Ivo de Taillebois was succeeded by Eldred or Aelfred of Workington. He’s one of those people in history who remain elusive. We’re not sure who he was – or even what his first name might have been- or who he married. We do know that he had a son called Ketel Fitzeldred who went on to inherit the estates in and around Kendal.

Eldred is not a Norman name – its Saxon. This raises some interesting questions as to how he assumed Ivo de Taillebois’s lands.

It is possible that he might have been Ivo de Tailbois’s son by his first marriage to Elgiva, daughter of Ethelred (of Unready fame). He certainly wasn’t a young man if this was the case because she fled to Normandy during the reign of Canute. Further more, there is some dispute as to who his mother was and even whether he was Ivo’s son.

It is plausible that Eldred took on the Taillebois name because he gained lands previously associated with Ivo.  This is the most straight forward of the suggestions but is, as these things tend to be, complicated by the consideration that his title was cemented through his marriage to one of Ivo’s daughters – possibly Beatrice according to some secondary sources. However, we know that Beatrice married Ribald who was the brother of Alan the Red of Richmond.  History also tells us that Ribald eventually took himself off to St Mary’s Abbey in York following the death of Beatrice – which rather puts a crimp in the plausibility of the argument that Eldred married Beatrice; so another daughter perhaps?

 

The fact is that studying Eldred is like trying to do a jigsaw puzzle without a picture and without all the pieces.  One piece of the jigsaw that we do have come from the records of Cockersand Abbey near Lancaster  which identifies Eldred as Ivo’s son. But which is it? Son or son-in-law? Is it even the same person?  Yes, definitely a case of ever decreasing circles…and potential fuel for the historical novelist.

Eldred (whoever he was) is  a reminder that the Normans, Saxons and Norse peoples intermarried both before the Norman Conquest and after. There is also the intriguing possibility – yes, there’s that word again- that he was neither son nor son-in-law but simply a Saxon who’d accepted the Norman invaders and had been given the lands around Kendal when Ivo popped his clogs in the hope that a local might be able to rule the troublesome northerners of the region on behalf of his Norman overlords….three intriguing options: all offering a degree of plausibility and none of them having sufficient evidence to answer the question.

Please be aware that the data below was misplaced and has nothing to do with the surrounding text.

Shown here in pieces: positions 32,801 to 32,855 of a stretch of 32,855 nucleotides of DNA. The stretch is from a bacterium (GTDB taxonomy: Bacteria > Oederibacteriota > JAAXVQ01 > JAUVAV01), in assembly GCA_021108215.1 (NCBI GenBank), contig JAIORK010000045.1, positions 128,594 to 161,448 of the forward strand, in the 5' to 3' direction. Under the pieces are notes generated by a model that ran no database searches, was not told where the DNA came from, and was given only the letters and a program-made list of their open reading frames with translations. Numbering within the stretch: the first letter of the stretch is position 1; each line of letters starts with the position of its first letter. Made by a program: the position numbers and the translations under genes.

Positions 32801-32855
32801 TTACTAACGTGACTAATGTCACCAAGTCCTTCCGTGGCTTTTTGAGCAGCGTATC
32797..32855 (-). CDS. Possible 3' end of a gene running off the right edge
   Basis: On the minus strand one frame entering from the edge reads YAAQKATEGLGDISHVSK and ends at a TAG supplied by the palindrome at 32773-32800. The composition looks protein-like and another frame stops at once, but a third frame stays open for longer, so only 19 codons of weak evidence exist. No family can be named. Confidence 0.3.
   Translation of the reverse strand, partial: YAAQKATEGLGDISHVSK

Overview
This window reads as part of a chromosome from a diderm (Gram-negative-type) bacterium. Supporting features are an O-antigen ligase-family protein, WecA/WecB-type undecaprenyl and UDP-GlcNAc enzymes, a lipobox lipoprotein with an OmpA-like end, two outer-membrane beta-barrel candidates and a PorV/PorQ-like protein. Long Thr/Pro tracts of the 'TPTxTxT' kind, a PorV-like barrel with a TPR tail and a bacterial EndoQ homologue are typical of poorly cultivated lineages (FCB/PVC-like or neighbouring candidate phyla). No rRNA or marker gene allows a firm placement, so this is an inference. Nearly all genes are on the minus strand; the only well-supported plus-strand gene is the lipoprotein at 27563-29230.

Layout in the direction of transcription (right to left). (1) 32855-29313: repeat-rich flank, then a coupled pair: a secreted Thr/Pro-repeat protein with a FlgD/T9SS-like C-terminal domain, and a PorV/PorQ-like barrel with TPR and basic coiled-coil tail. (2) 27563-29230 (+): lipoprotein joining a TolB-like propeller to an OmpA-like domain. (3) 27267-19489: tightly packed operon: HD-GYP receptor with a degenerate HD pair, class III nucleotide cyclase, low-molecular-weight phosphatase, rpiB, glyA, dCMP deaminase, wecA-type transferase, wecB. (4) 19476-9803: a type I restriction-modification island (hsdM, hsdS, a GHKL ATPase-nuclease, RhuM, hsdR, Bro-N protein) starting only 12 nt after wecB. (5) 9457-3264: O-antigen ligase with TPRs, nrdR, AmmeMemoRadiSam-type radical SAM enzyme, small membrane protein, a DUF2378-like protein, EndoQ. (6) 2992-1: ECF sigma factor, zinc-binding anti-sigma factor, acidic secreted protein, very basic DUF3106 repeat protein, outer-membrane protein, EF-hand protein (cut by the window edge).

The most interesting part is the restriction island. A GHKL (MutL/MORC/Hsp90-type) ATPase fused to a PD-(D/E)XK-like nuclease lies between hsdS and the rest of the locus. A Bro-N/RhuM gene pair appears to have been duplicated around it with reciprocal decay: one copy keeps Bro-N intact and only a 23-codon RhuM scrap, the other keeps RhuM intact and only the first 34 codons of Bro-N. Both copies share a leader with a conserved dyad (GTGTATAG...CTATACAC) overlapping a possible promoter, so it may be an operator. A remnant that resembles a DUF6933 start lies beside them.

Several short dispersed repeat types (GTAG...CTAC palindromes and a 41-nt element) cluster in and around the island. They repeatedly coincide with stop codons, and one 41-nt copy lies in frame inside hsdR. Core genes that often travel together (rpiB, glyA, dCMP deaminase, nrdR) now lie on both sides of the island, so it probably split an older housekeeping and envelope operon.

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Thirteen Claimants to the Scottish Throne

alexiiiAlexander III of Scotland died on a wild midnight dash to be at his beautiful bride’s side in 1286.  His broken body was found the following morning. It presented Scotland with a problem.  The reason that the king had a beautiful bride was that his sons had died leaving no heir.  For a few months the Scots waited to see if Alexander III’s widow was pregnant.  Then they looked around for their new monarch.

The new Queen of Scotland was Margaret, the Maid of Norway, Alexander’s granddaughter.  She was three years old at the time.  The little girl died on her way to claim her crown in 1290 aged just seven.  In some ways the six Guardians of Scotland who had been appointed to protect the kingdom during her regency may have been relieved – child monarchs were a prelude to unrest and they had effectively married the lassie off to Edward I’s son in a bid to ensure security along their southern border.

 

On 1st May the Scots met Edward I  at Norham.  He claimed his right to be Lord Paramount- or the feudal overlord of the Scots.  The Scots were not impressed and said that they could make no such concession because only their King could make that decision.  Resistance grew when Edward sent garrisons of armed men to ensure his will was done.

 

The three best claimants to the Scottish throne were Robert Bruce, John Balliol and  John of Hastings who were descended from King David I of Scotland.  Both Bruce and Balliol held lands in England so already recognised Edward as their overlord – in England.

 

Then there were  Eric II of Norway who had been married to Alexander III’s daughter Margaret.  Margaret had died in childbirth.  He was the father of the Maid of Norway.  Floris V, Count of Holland who appears to have forged his claim to the throne; William de Vesci; John Comyn known as the Red Comyn; Patrick, Earl of Dunbar; William de Ros; Nicholas de Soules who was a border lord; Robert de Pinkeney; Roger de Mandeville; and Patrick Galithly.

 

Many of the lesser known claimants to the throne made their bid for power based on the fact they were descendants of illegitimate children of previous kings such as William the Lion.

 

In 1292 Edward I selected John Balliol.  Four years later the Scottish Wars of Independence were well under way and the Stone of Scone was on its way to London.

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Filed under Anglo-Scottish history, Thirteenth Century